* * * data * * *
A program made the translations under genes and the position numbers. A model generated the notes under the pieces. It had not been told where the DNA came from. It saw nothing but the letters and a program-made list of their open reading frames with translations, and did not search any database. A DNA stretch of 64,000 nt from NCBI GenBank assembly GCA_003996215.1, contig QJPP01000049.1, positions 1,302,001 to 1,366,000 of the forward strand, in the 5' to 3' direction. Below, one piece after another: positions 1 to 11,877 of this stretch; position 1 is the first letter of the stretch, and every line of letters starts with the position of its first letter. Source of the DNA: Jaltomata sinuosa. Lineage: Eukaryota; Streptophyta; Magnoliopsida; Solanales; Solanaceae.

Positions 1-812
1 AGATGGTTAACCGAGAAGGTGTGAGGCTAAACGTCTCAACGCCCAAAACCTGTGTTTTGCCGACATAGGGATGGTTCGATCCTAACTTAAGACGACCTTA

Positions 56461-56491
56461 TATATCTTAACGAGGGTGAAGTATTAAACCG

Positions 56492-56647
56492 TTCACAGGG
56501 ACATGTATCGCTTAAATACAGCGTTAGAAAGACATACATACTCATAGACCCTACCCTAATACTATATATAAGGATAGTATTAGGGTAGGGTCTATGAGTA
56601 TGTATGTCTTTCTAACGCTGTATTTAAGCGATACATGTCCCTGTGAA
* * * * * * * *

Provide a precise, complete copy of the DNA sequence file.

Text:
A program made the translations under genes and the position numbers. A model generated the notes under the pieces. It had not been told where the DNA came from. It saw nothing but the letters and a program-made list of their open reading frames with translations, and did not search any database. A DNA stretch of 64,000 nt from NCBI GenBank assembly GCA_003996215.1, contig QJPP01000049.1, positions 1,302,001 to 1,366,000 of the forward strand, in the 5' to 3' direction. Below, one piece after another: positions 1 to 11,877 of this stretch; position 1 is the first letter of the stretch, and every line of letters starts with the position of its first letter. Source of the DNA: Jaltomata sinuosa. Lineage: Eukaryota; Streptophyta; Magnoliopsida; Solanales; Solanaceae.

Positions 1-812
1 AGATGGTTAACCGAGAAGGTGTGAGGCTAAACGTCTCAACGCCCAAAACCTGTGTTTTGCCGACATAGGGATGGTTCGATCCTAACTTAAGACGACCTTA

Positions 56461-56491
56461 TATATCTTAACGAGGGTGAAGTATTAAACCG

Positions 56492-56647
56492 TTCACAGGG
56501 ACATGTATCGCTTAAATACAGCGTTAGAAAGACATACATACTCATAGACCCTACCCTAATACTATATATAAGGATAGTATTAGGGTAGGGTCTATGAGTA
56601 TGTATGTCTTTCTAACGCTGTATTTAAGCGATACATGTCCCTGTGAA